Presented by: Liz Whichello and David Smeeton
Review written by: Sheila Twine


Members were treated to a double dose  of learning, in the life of Charles Dickens and the emergence of the English language on Thursday 22nd February 2018.

Liz Whichello entranced her audience with her account of the town of Rochester with its many buildings pertinent to the life of Charles Dickens.  Of great interest was her personal experience of being a pupil at school, at Gad’s Hill Place, Higham (just outside Rochester) in the very house in which Dickens had lived and had written his famous novels.   This contains many items that Liz remembered from her childhood, such as his writing desk and the door made to look like a library of books.
 Gad’s Hill Place

There is a museum to Dickens in the Rochester Guildhall, and the Rochester Museum is housed in Eastgate House, which featured in several Dickens’ novels.

Rochester Guildhall                                                                        Eastgate House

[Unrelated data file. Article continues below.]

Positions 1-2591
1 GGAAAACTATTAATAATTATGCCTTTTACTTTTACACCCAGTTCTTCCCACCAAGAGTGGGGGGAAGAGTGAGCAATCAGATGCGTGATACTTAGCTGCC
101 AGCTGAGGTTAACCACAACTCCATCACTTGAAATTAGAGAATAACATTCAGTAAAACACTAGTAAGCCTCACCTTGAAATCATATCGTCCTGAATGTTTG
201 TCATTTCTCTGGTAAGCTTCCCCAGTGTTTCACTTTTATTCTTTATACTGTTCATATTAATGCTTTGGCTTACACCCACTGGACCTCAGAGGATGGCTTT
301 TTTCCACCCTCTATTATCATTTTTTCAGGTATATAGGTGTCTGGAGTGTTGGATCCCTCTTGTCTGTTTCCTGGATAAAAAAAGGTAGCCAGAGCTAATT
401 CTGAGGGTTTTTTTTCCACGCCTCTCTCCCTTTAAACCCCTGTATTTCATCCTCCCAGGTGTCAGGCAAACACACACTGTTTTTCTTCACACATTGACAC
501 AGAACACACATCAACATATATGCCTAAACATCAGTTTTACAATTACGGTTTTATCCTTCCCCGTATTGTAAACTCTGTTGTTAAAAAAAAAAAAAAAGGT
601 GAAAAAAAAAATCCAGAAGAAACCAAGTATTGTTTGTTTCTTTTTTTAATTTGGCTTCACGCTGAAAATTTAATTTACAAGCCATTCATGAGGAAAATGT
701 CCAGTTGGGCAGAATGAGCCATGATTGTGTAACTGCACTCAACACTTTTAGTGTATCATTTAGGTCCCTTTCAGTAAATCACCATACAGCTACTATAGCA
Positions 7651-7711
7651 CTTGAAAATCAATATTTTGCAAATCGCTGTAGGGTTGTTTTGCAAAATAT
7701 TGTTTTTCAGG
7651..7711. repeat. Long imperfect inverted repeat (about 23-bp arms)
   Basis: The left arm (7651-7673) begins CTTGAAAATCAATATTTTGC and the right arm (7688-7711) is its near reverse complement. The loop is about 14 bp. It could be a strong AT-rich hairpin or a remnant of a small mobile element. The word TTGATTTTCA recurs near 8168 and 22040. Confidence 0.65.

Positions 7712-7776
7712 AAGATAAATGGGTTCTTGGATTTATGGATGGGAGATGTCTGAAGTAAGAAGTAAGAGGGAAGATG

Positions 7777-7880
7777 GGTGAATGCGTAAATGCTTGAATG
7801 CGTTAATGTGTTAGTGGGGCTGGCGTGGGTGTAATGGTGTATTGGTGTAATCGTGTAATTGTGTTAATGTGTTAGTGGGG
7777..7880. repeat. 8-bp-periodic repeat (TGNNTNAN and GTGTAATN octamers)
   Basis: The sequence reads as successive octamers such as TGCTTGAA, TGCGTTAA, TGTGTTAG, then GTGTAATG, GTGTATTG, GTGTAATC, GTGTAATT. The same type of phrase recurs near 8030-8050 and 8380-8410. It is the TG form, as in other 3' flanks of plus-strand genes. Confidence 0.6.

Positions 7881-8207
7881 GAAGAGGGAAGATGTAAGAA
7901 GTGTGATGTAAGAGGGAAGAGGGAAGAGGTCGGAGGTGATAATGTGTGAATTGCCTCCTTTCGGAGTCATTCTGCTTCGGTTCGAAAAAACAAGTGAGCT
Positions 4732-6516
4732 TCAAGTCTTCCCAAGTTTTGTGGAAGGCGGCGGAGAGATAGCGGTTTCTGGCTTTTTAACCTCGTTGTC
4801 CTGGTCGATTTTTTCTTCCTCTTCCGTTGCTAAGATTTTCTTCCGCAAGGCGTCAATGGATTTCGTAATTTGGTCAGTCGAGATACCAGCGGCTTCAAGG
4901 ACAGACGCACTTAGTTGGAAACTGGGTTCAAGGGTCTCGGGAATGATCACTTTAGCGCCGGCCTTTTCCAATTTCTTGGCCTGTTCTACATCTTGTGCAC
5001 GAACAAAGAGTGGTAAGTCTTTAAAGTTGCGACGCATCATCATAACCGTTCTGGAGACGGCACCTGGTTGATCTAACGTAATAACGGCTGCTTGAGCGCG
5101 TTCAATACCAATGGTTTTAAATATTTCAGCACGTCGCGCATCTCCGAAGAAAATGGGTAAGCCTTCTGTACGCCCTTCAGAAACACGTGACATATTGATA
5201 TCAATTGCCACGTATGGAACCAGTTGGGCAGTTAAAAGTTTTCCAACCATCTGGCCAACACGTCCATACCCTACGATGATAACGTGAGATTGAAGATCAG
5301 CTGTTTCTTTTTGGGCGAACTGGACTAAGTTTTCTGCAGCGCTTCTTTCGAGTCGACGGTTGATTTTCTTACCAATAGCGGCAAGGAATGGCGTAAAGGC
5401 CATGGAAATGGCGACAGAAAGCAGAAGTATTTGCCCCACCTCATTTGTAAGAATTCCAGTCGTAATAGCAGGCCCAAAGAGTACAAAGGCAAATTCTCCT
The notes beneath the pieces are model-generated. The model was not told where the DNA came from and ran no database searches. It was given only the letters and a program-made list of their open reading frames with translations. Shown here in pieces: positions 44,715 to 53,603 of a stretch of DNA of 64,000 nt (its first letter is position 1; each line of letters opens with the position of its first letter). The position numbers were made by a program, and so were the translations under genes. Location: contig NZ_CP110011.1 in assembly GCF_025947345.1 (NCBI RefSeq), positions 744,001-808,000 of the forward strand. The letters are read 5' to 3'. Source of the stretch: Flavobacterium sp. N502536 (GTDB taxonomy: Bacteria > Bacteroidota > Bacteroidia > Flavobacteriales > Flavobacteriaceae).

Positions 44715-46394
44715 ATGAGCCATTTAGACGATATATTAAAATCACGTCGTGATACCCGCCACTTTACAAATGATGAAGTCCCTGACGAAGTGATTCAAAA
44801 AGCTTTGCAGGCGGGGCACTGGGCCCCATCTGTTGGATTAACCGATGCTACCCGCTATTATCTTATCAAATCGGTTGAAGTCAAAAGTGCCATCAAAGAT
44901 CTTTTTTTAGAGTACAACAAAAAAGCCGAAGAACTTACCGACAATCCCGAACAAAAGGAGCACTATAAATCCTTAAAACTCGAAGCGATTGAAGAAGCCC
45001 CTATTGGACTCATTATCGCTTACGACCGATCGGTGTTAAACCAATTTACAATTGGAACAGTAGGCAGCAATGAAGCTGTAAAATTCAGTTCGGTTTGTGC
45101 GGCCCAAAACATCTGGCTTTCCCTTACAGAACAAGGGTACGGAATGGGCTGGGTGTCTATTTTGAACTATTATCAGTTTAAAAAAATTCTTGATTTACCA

Her presentation was enhanced by many Dickensian readings given in sonorous tones by David Smeeton.

During the second half of the afternoon, David took members through the emergence of the English language with its many influences.   These included Romans, Angles, Saxons, Normans and Germanic tribes, plus the workaday language of the peasants in England.   He then informed us of the many words which had been coined by well-known authors such as Chaucer, Shakespeare, Sir Frances Drake, Sir Walter Scott, Jane Austen and, of course, Charles Dickens.  One of the salient points David made was that once words and phrases had been written down, they were more likely to endure in everyday language.  Indeed many of the examples he showed us are still in common use today.

Both sessions were much enjoyed and members went away talking to each other about the life of Dickens and the heaps of words he had bequeathed to us.